We turn then to the third contention of the defendant that the trial court erred in admitting into evidence, over objection by the defendant, the evidence deposition of the sheriff of Tishimingo County, Mississippi. The proof of the jail escape, resulting in the revocation of defendant’s probation, was based solely upon this evidence deposition. Historically, evidence depositions were not admissible in criminal cases. Illinois has no statute authorizing the taking and using of depositions in criminal cases. The trend in the various States and in Illinois has been toward the use of such depositions where a potential witness will be unable to appear at a hearing or trial in a criminal case. As a result of this, Supreme Court Rule 414 was adopted which provides in pertinent part:

“(a) If it appears to the court in which a criminal charge is pending that the deposition of any person other than the defendant is necessary for the preservation of relevant testimony because of the substantial possibility it would be unavailable at the time of hearing or trial, the court may, upon motion and notice to both parties and their counsel, order the taking of such person’s deposition under oral examination or written questions for use as evidence at a hearing or trial.” (Ill. Rev. Stat. 1975, ch. 110A, par. 414.)

*920Insofar as the evidence deposition introduced into evidence herein is concerned, there was no court order authorizing the taking of the same, there was no notice to defense counsel that the same would be taken nor was there any evidence introduced whatsoever that there was a substantial possibility that the sheriff of Tishimingo County, Mississippi, would not be available at the time of the hearing for the revocation of probation. It is patent that the introduction of this deposition was error. It being the only basis for the revocation of the probation of the defendant herein, this cause must be reversed and remanded.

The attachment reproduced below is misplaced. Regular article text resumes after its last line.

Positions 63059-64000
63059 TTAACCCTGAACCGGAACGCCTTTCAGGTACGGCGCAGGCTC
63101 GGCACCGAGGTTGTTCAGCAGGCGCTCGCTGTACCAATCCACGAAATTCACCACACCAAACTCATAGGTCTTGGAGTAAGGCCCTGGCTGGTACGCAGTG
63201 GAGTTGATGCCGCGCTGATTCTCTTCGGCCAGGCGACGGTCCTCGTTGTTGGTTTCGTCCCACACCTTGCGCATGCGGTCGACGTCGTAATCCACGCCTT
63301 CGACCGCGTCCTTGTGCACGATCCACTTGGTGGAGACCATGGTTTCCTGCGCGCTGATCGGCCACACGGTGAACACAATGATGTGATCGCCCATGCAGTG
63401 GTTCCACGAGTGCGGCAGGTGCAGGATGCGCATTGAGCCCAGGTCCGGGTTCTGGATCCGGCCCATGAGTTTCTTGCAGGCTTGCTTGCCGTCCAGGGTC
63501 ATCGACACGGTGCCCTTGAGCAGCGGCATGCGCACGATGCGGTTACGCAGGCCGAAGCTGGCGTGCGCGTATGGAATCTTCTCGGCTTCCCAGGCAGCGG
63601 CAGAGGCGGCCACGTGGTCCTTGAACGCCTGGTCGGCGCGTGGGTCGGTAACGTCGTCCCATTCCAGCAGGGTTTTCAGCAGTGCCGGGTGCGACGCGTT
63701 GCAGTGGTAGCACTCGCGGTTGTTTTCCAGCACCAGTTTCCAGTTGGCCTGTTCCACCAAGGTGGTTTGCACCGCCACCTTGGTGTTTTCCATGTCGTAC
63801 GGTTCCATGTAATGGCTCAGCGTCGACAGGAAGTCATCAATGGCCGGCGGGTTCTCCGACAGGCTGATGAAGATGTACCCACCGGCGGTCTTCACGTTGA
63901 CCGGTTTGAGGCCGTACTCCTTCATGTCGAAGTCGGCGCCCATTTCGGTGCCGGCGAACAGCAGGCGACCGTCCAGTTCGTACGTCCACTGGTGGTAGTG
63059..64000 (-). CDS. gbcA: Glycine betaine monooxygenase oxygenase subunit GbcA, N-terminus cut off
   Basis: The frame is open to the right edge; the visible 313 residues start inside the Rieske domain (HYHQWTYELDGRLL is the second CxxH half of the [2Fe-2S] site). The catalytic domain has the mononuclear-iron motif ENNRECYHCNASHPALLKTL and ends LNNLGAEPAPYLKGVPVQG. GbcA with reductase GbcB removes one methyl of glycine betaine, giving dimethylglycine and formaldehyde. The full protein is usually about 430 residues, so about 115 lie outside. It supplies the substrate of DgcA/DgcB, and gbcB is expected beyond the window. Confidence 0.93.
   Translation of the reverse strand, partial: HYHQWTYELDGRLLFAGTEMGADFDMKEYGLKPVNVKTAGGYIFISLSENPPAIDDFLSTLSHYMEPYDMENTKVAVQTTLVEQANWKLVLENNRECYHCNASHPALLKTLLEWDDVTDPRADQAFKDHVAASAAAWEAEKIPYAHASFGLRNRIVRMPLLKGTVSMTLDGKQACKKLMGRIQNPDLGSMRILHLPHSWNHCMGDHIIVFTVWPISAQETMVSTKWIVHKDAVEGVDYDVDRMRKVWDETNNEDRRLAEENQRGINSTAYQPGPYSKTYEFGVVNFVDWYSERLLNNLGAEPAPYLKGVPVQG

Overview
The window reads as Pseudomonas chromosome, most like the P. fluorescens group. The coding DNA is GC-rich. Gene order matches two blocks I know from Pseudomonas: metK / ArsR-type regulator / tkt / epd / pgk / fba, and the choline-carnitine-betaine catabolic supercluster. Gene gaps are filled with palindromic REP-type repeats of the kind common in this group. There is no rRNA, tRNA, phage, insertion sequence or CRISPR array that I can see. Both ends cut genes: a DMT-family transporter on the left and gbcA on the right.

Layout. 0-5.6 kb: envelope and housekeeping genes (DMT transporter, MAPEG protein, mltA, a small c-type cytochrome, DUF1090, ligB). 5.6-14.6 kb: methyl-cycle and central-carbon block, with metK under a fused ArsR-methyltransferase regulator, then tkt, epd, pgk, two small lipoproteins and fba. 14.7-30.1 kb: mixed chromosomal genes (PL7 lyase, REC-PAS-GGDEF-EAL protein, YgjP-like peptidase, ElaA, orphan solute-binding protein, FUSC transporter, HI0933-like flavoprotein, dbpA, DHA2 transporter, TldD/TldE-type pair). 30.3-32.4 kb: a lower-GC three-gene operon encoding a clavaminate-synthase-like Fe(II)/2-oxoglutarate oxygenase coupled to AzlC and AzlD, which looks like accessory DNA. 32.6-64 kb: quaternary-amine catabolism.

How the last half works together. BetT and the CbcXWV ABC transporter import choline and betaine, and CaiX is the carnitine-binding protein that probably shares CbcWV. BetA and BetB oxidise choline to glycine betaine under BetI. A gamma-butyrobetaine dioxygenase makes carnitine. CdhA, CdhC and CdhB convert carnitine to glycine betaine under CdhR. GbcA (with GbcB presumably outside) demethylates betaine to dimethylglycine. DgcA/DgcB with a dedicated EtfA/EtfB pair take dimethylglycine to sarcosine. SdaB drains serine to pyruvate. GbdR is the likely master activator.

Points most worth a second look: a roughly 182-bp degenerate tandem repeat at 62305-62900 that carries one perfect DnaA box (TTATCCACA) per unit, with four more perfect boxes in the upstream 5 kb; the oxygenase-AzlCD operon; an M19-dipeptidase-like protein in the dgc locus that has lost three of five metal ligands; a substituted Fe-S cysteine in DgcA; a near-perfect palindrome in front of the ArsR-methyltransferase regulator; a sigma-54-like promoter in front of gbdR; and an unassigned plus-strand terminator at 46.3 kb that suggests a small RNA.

Lastly, defendant contends, and the State concedes, that under the provisions of the Unified Code of Corrections (111. Rev. Stat. 1973, ch. 38, par. 1005 — 8—1(c)(3)), the sentence of 11-16 years imposed upon the defendant was improper. Aggravated incest is a Class 2 felony and under the provisions of section 5 — 8—1(c)(3) the minimum term which may be imposed shall not be greater than one-third of the maximum term set by the court, which in this case would have been five years and four months, with credit given for the time served on probation.

The order of the trial court revoking the probation of the defendant is reversed and remanded for further proceedings consistent with this opinion.

Reversed and remanded.